Dynamically loading and calling Rust code

Hi, I am looking for some help with understanding how dynamic loading works in Rust.
What I understand is that I can use the FFI to link extern libraries at runtime. Now my question is how practical this is for my use-case.
Say I have a client-server architecture, and I want to be able to receive Rust code from the client or server, compile it and link it with the running server or wasm client, then execute some code in it.

Would that be possible with a reasonable amount of overhead? Of course the compiler needs to run sometime, or are there some kind of "rusty" interpreted languages I could run through an interpreter?

Does anyone maybe have some experience with this or could someone explain to me how something like this would work?

Thanks a lot

Currently Rust is pretty unsuitable for this use case. How about using JavaScript? I guess it is not "rusty", but then you didn't define what that is, so I am at loss.

Hi there,
are you looking for something like a "Plugin" system ?
On another note this thread or this blog
might also give some answers for you - however, most of those approaches does not involve JIT compilation but assume the dynamic library is already build.

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As others have mentioned, this isn't a use case well supported by Rust. It's possible, but I don't think any good interfaces exist.

There are two hard parts here: first, compiling it, and second, linking it with the existing server.

For the first part, I think your best bets are either to just run rustc manually, using the CLI interface, or to have your clients compile the rust code before sending it to the server. Depending on what your clients are, one of these could be easier than the other.

For the second part, the most direct choice would be to compile to a dynamic library, and use libloading. You get direct calls to dynamically loaded dylibs, but the downside is that all of those calls need to be through a C interface, and you have the other constraints of FFI like needing to keep track of which side allocated things, and only free them on that side. abi_stable is a great rust crate for this, but even with that, it can still be clunky.

Another alternative would be to run your compiled rust code as a subprocess, and use an RPC interface to it. Kind of like how text editors use an RPC to talk to the language server - the language server runs as an independent binary, and the text editor uses it as a plugin by running that binary and talking to it via stdin/stdout. This does induce overhead. However, if there's any chance your code will crash, then this is definitely safer - crashing compiled code won't crash your whole service.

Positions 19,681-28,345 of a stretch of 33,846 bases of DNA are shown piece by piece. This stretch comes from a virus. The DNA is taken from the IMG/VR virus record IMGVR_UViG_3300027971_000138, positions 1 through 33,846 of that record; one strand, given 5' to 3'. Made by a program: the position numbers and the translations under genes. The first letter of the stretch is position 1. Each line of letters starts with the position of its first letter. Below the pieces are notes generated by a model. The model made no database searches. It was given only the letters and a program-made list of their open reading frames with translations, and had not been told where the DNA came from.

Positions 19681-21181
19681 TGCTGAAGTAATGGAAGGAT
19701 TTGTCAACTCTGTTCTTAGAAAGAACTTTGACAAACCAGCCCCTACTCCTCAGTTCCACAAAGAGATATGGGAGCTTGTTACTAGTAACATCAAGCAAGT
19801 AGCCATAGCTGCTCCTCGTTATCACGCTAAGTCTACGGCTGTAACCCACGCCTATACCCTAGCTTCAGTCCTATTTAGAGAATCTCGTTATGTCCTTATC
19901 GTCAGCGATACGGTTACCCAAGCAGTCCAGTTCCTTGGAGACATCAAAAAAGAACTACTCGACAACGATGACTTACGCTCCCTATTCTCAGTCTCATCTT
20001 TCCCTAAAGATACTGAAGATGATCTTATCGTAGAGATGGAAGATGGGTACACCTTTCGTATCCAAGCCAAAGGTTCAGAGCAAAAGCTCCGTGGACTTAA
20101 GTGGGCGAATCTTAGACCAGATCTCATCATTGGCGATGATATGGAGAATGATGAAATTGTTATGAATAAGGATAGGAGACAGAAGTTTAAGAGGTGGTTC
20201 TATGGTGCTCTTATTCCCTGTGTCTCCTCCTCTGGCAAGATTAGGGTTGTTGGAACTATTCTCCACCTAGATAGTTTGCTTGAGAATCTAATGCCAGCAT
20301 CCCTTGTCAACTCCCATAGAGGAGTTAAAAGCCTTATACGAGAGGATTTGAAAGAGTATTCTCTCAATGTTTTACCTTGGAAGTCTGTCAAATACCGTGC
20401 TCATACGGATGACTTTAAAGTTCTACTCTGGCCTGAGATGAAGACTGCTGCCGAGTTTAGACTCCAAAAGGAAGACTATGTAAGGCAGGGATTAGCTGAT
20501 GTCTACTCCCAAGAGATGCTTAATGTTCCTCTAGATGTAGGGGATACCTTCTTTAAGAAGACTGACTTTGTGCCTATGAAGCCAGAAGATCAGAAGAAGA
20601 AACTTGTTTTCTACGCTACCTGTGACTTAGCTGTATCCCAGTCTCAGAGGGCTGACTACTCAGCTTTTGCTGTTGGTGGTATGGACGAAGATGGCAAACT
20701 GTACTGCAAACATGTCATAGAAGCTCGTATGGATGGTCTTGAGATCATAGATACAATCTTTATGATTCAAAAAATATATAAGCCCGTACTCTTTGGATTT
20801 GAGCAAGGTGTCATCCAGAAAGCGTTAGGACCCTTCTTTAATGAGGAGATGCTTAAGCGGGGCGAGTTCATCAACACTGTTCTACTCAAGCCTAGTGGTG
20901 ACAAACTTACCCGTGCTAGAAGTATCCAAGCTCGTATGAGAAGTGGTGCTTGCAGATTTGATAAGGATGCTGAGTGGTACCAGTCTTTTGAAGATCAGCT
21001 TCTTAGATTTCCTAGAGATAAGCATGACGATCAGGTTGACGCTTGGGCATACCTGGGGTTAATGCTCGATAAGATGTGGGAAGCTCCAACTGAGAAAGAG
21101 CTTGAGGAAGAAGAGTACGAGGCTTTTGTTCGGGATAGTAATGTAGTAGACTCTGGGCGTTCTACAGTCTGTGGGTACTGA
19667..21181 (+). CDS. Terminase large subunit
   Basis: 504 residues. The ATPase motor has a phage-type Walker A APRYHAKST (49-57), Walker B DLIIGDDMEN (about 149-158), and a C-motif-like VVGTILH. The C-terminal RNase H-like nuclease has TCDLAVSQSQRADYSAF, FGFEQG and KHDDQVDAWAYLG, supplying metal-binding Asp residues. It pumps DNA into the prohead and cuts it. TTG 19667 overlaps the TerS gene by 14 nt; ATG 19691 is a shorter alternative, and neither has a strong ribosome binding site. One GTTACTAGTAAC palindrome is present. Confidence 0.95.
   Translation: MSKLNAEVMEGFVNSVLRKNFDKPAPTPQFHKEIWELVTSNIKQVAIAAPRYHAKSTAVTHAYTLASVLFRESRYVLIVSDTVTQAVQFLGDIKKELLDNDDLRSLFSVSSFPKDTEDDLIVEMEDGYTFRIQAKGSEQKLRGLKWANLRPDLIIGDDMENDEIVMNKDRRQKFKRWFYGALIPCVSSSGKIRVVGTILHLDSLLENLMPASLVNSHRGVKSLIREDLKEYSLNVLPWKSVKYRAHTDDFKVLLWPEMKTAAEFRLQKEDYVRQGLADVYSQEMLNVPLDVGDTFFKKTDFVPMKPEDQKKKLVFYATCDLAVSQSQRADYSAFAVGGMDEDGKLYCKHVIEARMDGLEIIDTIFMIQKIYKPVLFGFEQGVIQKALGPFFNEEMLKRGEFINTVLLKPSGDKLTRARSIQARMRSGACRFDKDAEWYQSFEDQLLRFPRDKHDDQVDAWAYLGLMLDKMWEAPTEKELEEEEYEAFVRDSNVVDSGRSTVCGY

From your description, it seems like there might be more concerns, though. Do you trust your clients - in other words, are you willing to give them full user privileges on your machine? If so, then it's all good. If not, you probably want to look into sandboxing both the rustc execution, and the process you run the code in.

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It might be worth trying to use WASM for this kind of use case. http://adventures.michaelfbryan.com/posts/wasm-as-a-platform-for-abstraction/

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You can make Rust a dynamic library (crate-type of cdylib) with a C API and use that with https://lib.rs/dlopen or https://lib.rs/libloading

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Thanks to everyone. These solutions are still very much more "static" than interpreting code, so I am not yet sure if this is the right thing for my application.

@sanxiyn With "rusty" interpreted language I mean something that supports the Rust type system, but basically uses a modified reference model which is checked while interpreting. I think this would generally be an extremely valuable extension of Rusts ecosystem.

I just found Scripting languages for Rust.

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